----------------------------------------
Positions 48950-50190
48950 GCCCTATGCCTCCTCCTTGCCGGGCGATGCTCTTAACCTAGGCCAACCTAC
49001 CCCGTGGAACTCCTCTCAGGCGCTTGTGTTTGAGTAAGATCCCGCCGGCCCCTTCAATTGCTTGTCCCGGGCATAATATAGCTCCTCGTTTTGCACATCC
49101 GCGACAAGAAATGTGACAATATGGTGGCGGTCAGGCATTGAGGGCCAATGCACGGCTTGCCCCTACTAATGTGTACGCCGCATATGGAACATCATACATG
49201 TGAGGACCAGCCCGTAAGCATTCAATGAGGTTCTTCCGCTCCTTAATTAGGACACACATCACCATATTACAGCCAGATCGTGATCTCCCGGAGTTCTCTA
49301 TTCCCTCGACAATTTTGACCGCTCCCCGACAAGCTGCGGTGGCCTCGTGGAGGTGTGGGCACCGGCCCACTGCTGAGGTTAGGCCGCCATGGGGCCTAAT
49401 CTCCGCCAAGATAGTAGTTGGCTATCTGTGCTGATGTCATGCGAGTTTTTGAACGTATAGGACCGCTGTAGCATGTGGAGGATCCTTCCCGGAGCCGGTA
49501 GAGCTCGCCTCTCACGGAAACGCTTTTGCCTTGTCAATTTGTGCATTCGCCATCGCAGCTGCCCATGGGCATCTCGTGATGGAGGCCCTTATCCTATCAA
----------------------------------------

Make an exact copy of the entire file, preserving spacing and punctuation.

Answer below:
Positions 48950-50190
48950 GCCCTATGCCTCCTCCTTGCCGGGCGATGCTCTTAACCTAGGCCAACCTAC
49001 CCCGTGGAACTCCTCTCAGGCGCTTGTGTTTGAGTAAGATCCCGCCGGCCCCTTCAATTGCTTGTCCCGGGCATAATATAGCTCCTCGTTTTGCACATCC
49101 GCGACAAGAAATGTGACAATATGGTGGCGGTCAGGCATTGAGGGCCAATGCACGGCTTGCCCCTACTAATGTGTACGCCGCATATGGAACATCATACATG
49201 TGAGGACCAGCCCGTAAGCATTCAATGAGGTTCTTCCGCTCCTTAATTAGGACACACATCACCATATTACAGCCAGATCGTGATCTCCCGGAGTTCTCTA
49301 TTCCCTCGACAATTTTGACCGCTCCCCGACAAGCTGCGGTGGCCTCGTGGAGGTGTGGGCACCGGCCCACTGCTGAGGTTAGGCCGCCATGGGGCCTAAT
49401 CTCCGCCAAGATAGTAGTTGGCTATCTGTGCTGATGTCATGCGAGTTTTTGAACGTATAGGACCGCTGTAGCATGTGGAGGATCCTTCCCGGAGCCGGTA
49501 GAGCTCGCCTCTCACGGAAACGCTTTTGCCTTGTCAATTTGTGCATTCGCCATCGCAGCTGCCCATGGGCATCTCGTGATGGAGGCCCTTATCCTATCAA